In the ancient church, a young monk would approach an elder and ask, 'Abba may I have a word?' Tom Arthur, in his first year out of seminary, seeks advice from elders in these letters. Will Willimon's reply is here.
Dear Bishop Willimon,
I am a huge John Wesley fan.
I began reading Wesley when I was first hired at a United Methodist Church as their director of ministries about twelve years ago. I had been told that I was not Methodist enough (I grew up in the Nazarene and Assemblies of God churches and went to Wheaton College). The charge was true. I had never even been to a United Methodist Church before being hired at one. So I took a class online through Asbury Seminary that walked me through Wesley’s sermons and theology.
I did not appreciate Wesley when I began the class. I whole-heartedly disagreed with his ideas about perfection, for example. But over the course of the class Wesley began to win me over. By the end he had convinced me that Christian perfection or perfect love is something we can grow into by the gift of God’s Spirit.
I also found that Wesley helped me make sense of my Nazarene and Pentecostal upbringing. I was even surprised to find that my Nazarene and Pentecostal churches had formed me in more uniquely Wesleyan ways than some of my detractors! Lastly, as I read Wesley and practiced what he preached, I began to experience real transformation and growth in following Jesus.
When I began to experience a call to pastoral ministry, I was at first afraid of what this would mean in the UMC. Did I really fit in? What about the appointment system? A retired pastor and mentor of mine encouraged me to go to Annual Conference. I went and was surprised to find that I really enjoyed it. The kinds of questions people were asking were the kinds of questions I wanted to be asking. Of course, there were parts that were boring and even tedious, but overall I left my first annual conference with a sense that I belonged in the UMC. Later that week God spoke to me in a very direct way about a call to pastoral ministry. The rest is history.
Well, not exactly.
I was excited to receive my appointment this past spring. I had grown to see the appointment system as a unique opportunity in our culture to practice the discipline of submission. I was thrilled to be appointed to my first UM congregation.
At the same time, I found that my appointment was to a very different kind of UM congregation. I was appointed to an eight-year-old church plant. I was to be their second pastor after their first pastor, a grandmother (literally) who had planted the church at age 59 was now retiring at age 67. This church was modeled after the Purpose Driven Church model, and in that spirit this church does not wear its United Methodism on its sleeve. “United Methodist Church” isn’t even in its name. You can come to my church for several months and you might not ever know that we are a UMC. Many of our church attendees might even be surprised to find that I’m writing a letter to one of my bishops!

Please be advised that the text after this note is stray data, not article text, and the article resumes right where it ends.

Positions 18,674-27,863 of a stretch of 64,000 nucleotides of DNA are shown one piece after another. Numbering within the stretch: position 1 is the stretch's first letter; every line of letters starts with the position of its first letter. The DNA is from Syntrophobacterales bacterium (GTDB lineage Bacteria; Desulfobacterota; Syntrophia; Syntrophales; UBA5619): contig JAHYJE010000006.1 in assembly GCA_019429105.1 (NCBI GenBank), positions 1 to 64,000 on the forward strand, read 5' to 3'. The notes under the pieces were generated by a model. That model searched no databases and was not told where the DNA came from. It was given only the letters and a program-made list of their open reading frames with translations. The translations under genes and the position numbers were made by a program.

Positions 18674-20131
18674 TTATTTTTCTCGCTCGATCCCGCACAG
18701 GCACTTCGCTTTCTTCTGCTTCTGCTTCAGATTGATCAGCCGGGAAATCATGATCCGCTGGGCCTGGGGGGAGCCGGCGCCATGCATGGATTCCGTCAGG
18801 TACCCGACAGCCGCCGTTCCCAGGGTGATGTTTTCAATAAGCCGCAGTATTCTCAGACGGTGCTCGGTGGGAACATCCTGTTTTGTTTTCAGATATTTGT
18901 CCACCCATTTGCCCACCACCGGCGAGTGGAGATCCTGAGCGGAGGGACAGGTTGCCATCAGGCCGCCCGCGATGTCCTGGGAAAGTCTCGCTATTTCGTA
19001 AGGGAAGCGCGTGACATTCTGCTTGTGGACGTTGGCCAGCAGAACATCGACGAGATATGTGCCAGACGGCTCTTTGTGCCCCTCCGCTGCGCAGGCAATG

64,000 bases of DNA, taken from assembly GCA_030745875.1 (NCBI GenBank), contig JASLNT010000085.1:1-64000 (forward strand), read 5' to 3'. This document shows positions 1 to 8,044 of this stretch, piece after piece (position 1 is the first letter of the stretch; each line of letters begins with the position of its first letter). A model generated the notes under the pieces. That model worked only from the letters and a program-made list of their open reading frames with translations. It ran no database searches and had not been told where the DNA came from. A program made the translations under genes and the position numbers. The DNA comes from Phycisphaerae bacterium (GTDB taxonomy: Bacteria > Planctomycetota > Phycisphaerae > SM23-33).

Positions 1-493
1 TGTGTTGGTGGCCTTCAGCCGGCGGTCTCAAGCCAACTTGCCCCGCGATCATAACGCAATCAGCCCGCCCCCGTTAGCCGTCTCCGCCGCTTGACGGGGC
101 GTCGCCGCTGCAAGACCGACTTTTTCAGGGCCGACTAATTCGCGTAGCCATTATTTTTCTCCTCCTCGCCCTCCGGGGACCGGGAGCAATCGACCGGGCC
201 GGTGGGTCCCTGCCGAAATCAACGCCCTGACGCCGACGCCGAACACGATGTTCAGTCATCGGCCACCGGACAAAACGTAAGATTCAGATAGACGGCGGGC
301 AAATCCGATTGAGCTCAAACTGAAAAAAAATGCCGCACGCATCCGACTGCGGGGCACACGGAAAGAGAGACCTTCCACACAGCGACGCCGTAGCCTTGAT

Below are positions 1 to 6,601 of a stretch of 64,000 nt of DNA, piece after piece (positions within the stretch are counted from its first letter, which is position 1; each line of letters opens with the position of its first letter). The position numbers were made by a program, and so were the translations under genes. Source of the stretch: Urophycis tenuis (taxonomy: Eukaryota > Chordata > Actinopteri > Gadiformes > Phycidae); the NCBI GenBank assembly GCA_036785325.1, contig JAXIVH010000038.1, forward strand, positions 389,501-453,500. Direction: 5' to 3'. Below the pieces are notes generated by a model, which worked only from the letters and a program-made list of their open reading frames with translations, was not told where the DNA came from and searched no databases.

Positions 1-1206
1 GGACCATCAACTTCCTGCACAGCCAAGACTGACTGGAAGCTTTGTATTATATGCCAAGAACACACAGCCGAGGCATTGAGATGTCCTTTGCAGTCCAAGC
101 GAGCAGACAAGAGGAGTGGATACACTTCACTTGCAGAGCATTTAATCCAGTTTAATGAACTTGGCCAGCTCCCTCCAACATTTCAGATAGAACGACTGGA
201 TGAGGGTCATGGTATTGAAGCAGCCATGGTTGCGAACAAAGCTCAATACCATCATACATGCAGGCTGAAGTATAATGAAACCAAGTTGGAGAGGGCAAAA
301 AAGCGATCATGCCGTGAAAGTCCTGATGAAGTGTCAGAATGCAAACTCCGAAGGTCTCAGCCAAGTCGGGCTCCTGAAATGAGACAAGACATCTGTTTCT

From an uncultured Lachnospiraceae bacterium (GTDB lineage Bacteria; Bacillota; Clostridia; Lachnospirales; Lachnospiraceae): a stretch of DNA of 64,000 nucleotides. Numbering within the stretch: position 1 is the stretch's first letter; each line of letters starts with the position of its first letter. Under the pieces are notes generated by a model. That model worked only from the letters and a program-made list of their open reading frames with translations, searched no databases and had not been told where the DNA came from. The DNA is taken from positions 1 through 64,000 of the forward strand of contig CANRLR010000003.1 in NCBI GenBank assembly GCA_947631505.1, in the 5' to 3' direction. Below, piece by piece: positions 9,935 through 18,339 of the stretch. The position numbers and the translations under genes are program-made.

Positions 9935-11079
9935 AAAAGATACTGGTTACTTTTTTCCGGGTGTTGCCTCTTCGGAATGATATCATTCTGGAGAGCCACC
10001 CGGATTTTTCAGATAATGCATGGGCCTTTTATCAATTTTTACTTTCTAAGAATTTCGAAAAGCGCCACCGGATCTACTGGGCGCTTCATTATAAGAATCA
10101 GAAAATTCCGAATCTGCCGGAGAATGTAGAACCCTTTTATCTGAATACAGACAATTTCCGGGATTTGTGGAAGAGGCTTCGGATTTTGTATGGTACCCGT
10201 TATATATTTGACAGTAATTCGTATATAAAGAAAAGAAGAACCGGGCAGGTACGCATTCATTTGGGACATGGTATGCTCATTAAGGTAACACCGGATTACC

I find this approach refreshing in some ways. In other ways I find it difficult. It is refreshing not be tied down to a particular model of ministry and to be able to experiment with different structures and ways of doing life together. It is refreshing because people come to our church for the character of the community and not because of the name on the website.
It is difficult because so much of my own spiritual language is distinctively Wesleyan. I am a Methodist not because I grew up in the UMC, but because I was attracted to it and what God is doing in this diverse and sometime cantankerous church family. I find significant resources within our tradition and our current church. I do not have the same experience or attitude of defeatism that I often see in some of my older clergy colleagues who have slowly seen our church wasting away over the last fifty years. I am content and satisfied to be a UM in the same way that I am content and satisfied to be a member of my Arthur family.
So here’s my question: how can I integrate the best of the Wesleyan tradition and UMC with the best of the new church planting strategy that deemphasizes this broader connection and tradition? I look forward to your response.
Tom Arthur is pastor of Sycamore Creek United Methodist Church in Lansing, Michigan.